In mid-July, Ripple was able to largely prevail in the legal dispute with the U.S. Securities and Exchange Commission about XRP. This was now duly celebrated with 75,000 visitors in New York and thus demonstrated the cohesion of the community.
Ripple (XRP) has treated itself to a big celebration in New York after its important success in the lawsuit against the US Securities and Exchange Commission (SEC). 75,000 people gathered at the event, such as XRP investor advocate John Deaton reported at X (formerly Twitter). Ripple CEO Brad Garlinghouse emphasized in his keynote speech that they were right to stand up to the SEC. He compared Ripple to a David who managed to beat Goliath.
Ripple had invited rock star Lenny Kravitz as its musical star guest. This also set the tone that the evening in New York was meant to be one of celebration. Garlinghouse accordingly did not comment on possible plans to take Ripple public in the near future. Garlinghouse made the cancellation of the Fortress Trust acquisition public even before the party.
Behind the scenes, however, the SEC is likely to have continued to be the main topic. Because the authority wants to achieve in an appeal procedure that XRP is classified as a security (“securities”) after all. The SEC is also interested in being able to lead the case of XRP against other altcoins such as Solana (SOL) and Cardano (ADA). Ripple weighs itself after the first ruling in a strong position – but also the SEC makes clear, for example, by decisions against rapid introduction of Bitcoin ETFs, that one is extremely critical of the crypto industry. Thus, the hit song “‘It Ain’t Over ’til It’s Over” by Lenny Kravitz became a symbol, which translates to “It ain’t over ’til it’s over” and in some ways reflects Ripple’s legal battle.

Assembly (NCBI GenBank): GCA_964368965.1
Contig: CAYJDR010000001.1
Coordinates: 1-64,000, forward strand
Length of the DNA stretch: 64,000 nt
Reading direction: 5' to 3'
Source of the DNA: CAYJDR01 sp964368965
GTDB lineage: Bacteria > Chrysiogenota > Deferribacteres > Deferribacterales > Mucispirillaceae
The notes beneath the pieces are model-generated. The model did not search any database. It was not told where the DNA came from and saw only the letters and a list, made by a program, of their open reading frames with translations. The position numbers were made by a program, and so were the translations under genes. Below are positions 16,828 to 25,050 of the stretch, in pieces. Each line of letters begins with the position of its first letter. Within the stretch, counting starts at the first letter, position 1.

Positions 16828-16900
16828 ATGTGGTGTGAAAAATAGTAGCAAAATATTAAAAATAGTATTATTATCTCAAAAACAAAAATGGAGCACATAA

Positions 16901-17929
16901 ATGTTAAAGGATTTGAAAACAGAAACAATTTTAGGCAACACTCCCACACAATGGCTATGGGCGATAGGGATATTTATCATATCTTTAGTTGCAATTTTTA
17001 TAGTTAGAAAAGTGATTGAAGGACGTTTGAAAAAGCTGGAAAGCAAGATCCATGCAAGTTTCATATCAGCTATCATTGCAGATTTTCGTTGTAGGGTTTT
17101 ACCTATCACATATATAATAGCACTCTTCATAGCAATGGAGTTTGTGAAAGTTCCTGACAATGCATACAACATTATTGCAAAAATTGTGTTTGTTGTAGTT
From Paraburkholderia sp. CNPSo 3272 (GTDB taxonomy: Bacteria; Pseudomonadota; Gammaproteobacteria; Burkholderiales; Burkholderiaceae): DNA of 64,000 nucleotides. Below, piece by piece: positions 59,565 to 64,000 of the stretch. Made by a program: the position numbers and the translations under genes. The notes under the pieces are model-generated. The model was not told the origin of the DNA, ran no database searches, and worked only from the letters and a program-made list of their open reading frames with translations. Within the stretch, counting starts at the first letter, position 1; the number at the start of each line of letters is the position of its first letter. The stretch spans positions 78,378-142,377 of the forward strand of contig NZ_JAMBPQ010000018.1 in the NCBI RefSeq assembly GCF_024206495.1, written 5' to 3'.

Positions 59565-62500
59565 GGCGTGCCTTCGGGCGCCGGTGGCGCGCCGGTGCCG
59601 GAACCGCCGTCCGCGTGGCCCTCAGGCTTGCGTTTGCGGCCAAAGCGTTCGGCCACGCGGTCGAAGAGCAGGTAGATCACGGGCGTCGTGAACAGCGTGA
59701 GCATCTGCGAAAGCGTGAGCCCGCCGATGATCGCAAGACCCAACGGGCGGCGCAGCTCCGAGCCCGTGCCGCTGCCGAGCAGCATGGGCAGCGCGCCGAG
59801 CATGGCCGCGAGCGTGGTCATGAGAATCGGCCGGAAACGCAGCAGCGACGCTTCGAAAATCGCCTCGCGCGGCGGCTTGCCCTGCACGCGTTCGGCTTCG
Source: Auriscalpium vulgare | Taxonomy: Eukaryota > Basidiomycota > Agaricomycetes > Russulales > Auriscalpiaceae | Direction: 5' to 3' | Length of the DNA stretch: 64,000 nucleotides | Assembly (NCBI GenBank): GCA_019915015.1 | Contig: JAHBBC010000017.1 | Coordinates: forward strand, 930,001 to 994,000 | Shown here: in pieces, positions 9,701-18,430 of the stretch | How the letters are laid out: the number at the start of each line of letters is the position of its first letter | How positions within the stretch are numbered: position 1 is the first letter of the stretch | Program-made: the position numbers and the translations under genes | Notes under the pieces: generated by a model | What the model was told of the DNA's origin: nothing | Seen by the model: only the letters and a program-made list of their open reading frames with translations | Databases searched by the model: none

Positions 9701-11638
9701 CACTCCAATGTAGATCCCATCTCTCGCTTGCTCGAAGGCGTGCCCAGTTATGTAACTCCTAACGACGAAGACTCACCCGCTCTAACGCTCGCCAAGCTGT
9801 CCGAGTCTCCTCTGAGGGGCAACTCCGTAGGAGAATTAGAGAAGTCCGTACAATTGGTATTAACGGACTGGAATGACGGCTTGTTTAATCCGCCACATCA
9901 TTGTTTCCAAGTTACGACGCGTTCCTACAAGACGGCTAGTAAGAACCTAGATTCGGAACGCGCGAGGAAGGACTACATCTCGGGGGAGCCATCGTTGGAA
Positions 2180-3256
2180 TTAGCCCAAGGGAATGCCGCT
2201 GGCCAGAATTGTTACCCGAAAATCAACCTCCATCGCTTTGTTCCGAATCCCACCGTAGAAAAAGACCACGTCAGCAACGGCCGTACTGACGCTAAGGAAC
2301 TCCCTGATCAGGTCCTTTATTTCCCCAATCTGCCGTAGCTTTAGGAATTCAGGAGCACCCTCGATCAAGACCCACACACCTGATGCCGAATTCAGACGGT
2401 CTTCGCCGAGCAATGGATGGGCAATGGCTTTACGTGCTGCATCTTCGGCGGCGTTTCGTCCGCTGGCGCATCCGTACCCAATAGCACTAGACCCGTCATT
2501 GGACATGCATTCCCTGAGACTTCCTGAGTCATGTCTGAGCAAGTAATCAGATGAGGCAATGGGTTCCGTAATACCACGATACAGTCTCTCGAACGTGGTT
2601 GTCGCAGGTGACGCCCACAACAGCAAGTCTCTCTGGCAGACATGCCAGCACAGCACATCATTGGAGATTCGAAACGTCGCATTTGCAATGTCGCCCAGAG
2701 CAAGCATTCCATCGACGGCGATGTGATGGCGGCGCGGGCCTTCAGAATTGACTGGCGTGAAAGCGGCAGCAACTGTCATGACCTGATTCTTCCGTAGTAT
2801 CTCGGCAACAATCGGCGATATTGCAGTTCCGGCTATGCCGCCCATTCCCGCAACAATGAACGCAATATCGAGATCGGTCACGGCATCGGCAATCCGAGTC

Conclusion: Ripple and XRP show themselves confident of victory
Just forget about the SEC – for Ripple’s managers and XRP investors, that may have worked for an evening in New York. Realistically, however, it would be negligent to tick off the topic of the SEC for good now. Because in the SEC one knows that it would become very difficult to regulate the crypto industry if it remains with the carte blanche for XRP. We continue to report on the dispute between the SEC and Ripple, where legal niceties are currently being wrestled with in writing. In person, representatives of Ripple and SEC are unlikely to meet in court again until spring 2024, according to previous information.